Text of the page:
Despite his skill, Mamaclay has only participated in one fursuit dance competition – at the very first Anthrocon in 2006 – an event he helped run with Theome Raccoon and Jibba Foxcoon.
While he ended up winning that competition in a wild turn of events (see story below, “Additional Q & A”), Mamaclay has stayed on the convention’s dance competition planning committee, and also helped launch the first one at MFF as well.
“I’ve done a lot of behind-the-scenes things,” he said, noting that the skill level of today’s fursuit dancers is leaps and bounds beyond what it was when he started on the scene. “I’m so very impressed with all the talent that’s out there that I don’t know if I’d be able to make the finals in a dance competition, with floors as tough as I see today.”
Nevertheless, he will make the leap back onto the floor at Furry Connection North at the urging of a friend, and Mamaclay is thrilled about the opportunity.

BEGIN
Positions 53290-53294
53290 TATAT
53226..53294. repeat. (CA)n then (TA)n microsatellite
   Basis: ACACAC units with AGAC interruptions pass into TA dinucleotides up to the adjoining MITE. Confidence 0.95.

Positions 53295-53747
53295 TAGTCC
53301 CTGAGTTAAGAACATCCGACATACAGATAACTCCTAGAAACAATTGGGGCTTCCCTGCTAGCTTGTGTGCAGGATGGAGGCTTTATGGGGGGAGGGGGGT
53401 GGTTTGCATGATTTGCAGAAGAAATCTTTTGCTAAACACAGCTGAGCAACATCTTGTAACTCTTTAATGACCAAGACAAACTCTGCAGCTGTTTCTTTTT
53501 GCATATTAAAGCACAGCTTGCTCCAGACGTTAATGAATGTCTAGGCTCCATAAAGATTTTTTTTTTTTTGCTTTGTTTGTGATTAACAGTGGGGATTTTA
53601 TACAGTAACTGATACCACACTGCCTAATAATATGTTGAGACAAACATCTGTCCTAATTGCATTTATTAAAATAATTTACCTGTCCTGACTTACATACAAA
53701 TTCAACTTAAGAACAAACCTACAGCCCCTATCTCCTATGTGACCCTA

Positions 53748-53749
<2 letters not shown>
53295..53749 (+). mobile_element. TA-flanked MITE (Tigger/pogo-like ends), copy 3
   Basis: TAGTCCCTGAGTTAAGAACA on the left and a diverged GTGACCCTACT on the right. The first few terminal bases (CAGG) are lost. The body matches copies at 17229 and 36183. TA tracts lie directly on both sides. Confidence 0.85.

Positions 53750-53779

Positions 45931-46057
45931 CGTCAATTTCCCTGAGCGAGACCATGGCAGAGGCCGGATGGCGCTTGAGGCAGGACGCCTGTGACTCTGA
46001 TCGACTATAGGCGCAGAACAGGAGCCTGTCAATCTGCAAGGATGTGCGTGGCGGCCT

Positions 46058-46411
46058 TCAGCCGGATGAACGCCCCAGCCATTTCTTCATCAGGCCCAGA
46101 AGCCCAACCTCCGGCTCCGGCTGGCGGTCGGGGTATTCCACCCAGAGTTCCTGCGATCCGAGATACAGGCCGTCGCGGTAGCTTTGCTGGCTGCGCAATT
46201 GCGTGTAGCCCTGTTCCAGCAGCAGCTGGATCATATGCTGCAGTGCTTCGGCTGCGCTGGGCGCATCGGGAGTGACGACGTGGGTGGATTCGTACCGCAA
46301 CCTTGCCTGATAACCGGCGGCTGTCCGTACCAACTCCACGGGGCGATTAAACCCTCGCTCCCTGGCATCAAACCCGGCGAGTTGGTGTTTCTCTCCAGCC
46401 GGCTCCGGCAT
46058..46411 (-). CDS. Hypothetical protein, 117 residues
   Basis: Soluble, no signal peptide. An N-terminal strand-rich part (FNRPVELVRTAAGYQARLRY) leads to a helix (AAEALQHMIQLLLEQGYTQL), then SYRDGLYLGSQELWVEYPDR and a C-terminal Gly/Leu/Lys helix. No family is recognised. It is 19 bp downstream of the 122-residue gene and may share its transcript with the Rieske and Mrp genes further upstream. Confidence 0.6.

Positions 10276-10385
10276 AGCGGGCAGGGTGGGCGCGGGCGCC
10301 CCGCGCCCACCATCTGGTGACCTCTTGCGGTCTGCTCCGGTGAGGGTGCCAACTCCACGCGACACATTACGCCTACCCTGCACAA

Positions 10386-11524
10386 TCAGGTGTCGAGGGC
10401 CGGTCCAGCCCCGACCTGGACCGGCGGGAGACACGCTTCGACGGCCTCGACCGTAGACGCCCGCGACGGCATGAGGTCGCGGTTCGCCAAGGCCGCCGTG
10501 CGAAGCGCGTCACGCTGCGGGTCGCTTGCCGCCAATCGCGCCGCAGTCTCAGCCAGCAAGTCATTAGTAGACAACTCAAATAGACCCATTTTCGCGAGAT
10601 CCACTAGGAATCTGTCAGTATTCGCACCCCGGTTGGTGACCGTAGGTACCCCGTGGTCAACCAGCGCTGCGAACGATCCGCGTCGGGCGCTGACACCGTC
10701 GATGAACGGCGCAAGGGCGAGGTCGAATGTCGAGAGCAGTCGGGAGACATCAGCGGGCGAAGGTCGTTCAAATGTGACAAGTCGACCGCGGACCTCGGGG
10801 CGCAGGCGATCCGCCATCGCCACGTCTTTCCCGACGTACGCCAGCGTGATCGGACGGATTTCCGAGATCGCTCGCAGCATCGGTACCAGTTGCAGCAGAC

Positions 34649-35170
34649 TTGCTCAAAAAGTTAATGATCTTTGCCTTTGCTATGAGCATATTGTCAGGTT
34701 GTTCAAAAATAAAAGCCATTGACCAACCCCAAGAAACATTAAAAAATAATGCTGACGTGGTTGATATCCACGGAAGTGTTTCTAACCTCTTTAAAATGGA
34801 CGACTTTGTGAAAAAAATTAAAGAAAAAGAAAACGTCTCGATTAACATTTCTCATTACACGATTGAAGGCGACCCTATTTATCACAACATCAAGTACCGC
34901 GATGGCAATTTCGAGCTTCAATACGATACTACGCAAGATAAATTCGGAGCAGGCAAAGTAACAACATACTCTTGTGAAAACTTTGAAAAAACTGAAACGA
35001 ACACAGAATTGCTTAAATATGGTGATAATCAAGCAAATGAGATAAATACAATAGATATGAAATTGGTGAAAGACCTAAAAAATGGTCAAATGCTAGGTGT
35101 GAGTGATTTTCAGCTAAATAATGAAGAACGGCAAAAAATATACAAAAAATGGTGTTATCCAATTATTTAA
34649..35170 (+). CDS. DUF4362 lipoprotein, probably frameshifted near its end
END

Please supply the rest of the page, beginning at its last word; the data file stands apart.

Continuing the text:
“That will be exciting to actually train, practice and put on a show at an actual dance competition,” he said. “We’ll see how it goes.”
In the seven years that Mamaclay has been in the fandom, it’s been quite a wild ride, full of trials and tribulations but mostly laughs, successes and great memories. And he wouldn’t trade it for the world.
“If you allow yourself to get too caught up with the stress or the drama, or the work, then you’re not remembering what the heart of the fandom is about,” Mamaclay said. “It’s about sharing good times with good friends, all banded around this community that we share an interest about. It really should be all about the good times.”
Additional Q & A with Jayson “J.D. Puppy” Mamaclay
Q: Can you speak to the differences in performing a speaking character and a non-speaking character, having performed as both?